• Non-Apologia to Ear-Freaks & Scholiasts of Things Like the Cantos
Non-Apologia to Ear-Freaks & Scholiasts of Things Like the Cantos
Non-Apologia to Ear-Freaks & Scholiasts of Things Like the Cantos
Text reads:
Any man who hates poetry can't be all bad. —W. C. Feels
What is the poor, vestigial Orphic soul to do? People occasionally buy the bloody books and that rash act seems to give them permission to slip them forever onto the shelves where the poems within are silent and blank as the tomb of Melville in the Bronx.
Poetry is being turned off, like commercials are turned off. The ear is a monitor. The Average American, god help us all, is being bombarded by approximately 1500 advertising messages per 24 hours from the media-combine. The switchboards unplug—and even non-con poems get caught in the antipathy. Since the attention-span of the Average American Reader, god help us all, is measured by the 60 seconds of the commercial—which allows one to run to the john—or by the mystical 3-minutes of the long-distance syndrome; and since his heart, memory, and taste tends to forget anything older than his lousy Pontiac, the poet, the maker of things out of syllables, O Look & See, O Best Beloved, the poet is almost wiped out now from the start. After all, he is the guy who is to put things together: like Die fasti St. Bridget, Regina et Veuve, Thutmose Ill, peat-moss, and Ty Cobb. So it is not curious that he wants a piece of the public. And (perhaps) miserably violent. There's action, and that the action has to be fast. And no other show in town, Mr. Thoreau, but Un-Quiet Desperation USA. If baseball is considered slow and stupid by fans who no longer know anything, then what of the poem, that hyper-active discrete construct of tough and telling syllables?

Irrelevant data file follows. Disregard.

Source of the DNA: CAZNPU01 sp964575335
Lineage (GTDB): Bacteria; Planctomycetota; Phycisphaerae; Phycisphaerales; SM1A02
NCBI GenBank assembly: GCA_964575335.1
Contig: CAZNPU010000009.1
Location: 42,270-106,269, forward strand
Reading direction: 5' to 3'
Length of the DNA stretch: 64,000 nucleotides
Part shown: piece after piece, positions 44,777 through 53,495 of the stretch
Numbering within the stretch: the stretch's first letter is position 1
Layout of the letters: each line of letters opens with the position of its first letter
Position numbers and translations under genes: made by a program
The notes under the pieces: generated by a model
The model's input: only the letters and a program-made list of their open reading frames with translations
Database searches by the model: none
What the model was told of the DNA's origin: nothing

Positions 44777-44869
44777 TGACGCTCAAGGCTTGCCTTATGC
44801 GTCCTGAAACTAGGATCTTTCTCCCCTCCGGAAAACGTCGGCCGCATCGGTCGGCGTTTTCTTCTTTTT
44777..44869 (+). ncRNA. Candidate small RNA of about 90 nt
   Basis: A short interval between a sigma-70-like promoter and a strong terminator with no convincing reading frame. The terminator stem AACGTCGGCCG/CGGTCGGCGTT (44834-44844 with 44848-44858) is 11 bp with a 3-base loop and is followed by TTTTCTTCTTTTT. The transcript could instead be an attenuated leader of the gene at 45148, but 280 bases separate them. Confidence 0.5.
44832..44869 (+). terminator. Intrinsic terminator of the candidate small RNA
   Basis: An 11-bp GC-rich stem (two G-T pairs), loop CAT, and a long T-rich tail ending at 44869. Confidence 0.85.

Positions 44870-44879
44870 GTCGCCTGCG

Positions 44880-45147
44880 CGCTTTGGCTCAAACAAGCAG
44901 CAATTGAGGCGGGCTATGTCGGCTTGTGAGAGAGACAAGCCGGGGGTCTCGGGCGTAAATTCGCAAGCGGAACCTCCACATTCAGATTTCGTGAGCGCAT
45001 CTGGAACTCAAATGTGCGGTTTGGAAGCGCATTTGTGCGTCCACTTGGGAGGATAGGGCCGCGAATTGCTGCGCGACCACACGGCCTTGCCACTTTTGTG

So, here, these poems are non-private and simple as signboards. You see the word YIELD on a yellow metal triangle on the verge of the high-speed merge of the freeway—that's one thing, and you heed it or die. Place that same sign on your bedroom door—that's the poetic shift. What we are now into is something like that. The imagination is flashing, picking up words and sounds from the air like amethyst crystals in your path, out observing the crudities and hard-edges of life. Very quick, very large. I want poems to get their ass out of books and out into the world where they stare back at people. There is no reason why this nation has to be surrendered only into the hands of TEXACO looming 60 feet high on the steel towers against the polluted sunset. Energy is Eternal Delight, said Mr. Blake. The concrete poem, the seen poem, is just another tool, another way—the slow curve to go with the lyrical fastbali—to keep us all alive and in the majors.
Jonathan Williams,
Poet-in-Residence: Maryland Institute
13 October 1968

Artwork: 2007.4.1

Non-Apologia to Ear-Freaks & Scholiasts of Things Like the Cantos

Silkscreen on paper

Image: 15 1/2 x 6 inches
Frame: 23 x 22 inches
Six Rusticated, Wall-Eyed Poems
Gift of Brian Butler
Jonathan Williams (poem) and Dana W. Atchley (graphics), Non-Apologia to Ear-Freaks & Scholiasts of Things Like the Cantos from the portfolio Six Rusticated, Wall-Eyed Poems, 1969. Silkscreen on paper. Collection of Black Mountain College Museum + Arts Center. Gift of Brian Butler.